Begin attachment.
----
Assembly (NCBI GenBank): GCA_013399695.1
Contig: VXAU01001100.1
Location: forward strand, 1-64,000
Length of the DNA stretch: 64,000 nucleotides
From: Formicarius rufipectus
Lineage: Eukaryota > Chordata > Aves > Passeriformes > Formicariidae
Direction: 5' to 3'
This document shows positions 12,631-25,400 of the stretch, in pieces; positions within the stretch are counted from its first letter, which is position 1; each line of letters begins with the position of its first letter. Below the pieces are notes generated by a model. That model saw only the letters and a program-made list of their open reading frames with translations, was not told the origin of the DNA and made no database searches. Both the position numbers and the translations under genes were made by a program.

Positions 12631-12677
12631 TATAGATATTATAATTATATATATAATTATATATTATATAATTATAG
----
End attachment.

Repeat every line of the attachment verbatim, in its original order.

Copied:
Assembly (NCBI GenBank): GCA_013399695.1
Contig: VXAU01001100.1
Location: forward strand, 1-64,000
Length of the DNA stretch: 64,000 nucleotides
From: Formicarius rufipectus
Lineage: Eukaryota > Chordata > Aves > Passeriformes > Formicariidae
Direction: 5' to 3'
This document shows positions 12,631-25,400 of the stretch, in pieces; positions within the stretch are counted from its first letter, which is position 1; each line of letters begins with the position of its first letter. Below the pieces are notes generated by a model. That model saw only the letters and a program-made list of their open reading frames with translations, was not told the origin of the DNA and made no database searches. Both the position numbers and the translations under genes were made by a program.

Positions 12631-12677
12631 TATAGATATTATAATTATATATATAATTATATATTATATAATTATAG